http://thorncyclesforum.co.uk/index.php?topic=12530.msg92965#msg92965

PRP

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Re: Alternative buffer battery for Cinq5?
« Reply #5 on: October 23, 2023, 09:25:38 am »
Regarding a storage battery allowing  "pass through charging" ie, simultaneous charging from a power source [dynamo or wall plug] and constant voltage output for smartphone etc charging]
I have used a Cinq5 with good result , other than it lasted only about 6 months of continuous use before it could not be charged by my SON dynamo anymore. So the life of the internal battery is not great
Storage batteries made by VOLTAIC systems specify "pass through " function, so it does simultaneous charge and discharge.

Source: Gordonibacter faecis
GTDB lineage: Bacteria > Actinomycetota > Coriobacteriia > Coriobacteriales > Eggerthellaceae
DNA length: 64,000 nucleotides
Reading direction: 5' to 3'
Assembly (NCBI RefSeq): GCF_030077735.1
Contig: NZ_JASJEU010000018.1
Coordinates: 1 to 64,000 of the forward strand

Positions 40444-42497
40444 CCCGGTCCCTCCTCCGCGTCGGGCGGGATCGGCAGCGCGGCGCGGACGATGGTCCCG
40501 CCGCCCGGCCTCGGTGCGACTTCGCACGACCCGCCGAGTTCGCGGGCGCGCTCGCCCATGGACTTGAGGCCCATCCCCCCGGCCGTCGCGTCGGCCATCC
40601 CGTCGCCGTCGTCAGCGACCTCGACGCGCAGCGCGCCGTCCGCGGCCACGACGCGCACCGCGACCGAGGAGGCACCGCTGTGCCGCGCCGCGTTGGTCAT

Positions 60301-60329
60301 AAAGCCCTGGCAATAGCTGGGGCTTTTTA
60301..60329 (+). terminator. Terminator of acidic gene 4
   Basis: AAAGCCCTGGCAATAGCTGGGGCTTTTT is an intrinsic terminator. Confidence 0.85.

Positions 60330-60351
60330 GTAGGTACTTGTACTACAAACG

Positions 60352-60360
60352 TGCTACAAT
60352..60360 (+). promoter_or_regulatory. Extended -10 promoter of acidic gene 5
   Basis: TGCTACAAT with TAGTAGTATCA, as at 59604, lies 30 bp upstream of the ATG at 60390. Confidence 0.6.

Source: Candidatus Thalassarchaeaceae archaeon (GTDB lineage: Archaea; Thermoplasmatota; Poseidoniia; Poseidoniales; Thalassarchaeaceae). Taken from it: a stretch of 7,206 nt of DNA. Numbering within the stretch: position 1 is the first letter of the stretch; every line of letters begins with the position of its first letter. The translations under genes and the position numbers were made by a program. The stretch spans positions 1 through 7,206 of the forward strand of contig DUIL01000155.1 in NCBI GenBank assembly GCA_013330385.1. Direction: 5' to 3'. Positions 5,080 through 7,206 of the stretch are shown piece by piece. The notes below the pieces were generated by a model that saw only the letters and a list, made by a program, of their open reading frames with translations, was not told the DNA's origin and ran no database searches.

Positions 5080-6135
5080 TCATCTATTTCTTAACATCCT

I have one of these  VOLTAIC batteries [plus solar panel], and it defiantly functions as specified, but it will have a limited lifespan.
More research lead to the "Soshine E45 18650 LCD USB ", which is supposed to allow "pass through charging"
check out this link https://www.cyclingabout.com/buffer-batteries-pass-through-charging-dynamo-hub-systems/
 This device does not include any batteries, so you buy those separately
This takes  two 18650 lithium batteries which are user replaceable .This is a huge plus as they are easily available from expensive new ones to very cheap recycled ones
i have just ordered the SOSHINE E45 on ALIEXPRESS , and was NZ$20 with free postage
So i will be field testing this set-up in the future, both charging from SON dynamo, and solar panel...... probably the limitation will be the quality/longevity of the electronics oi the device but for the money it is worth trying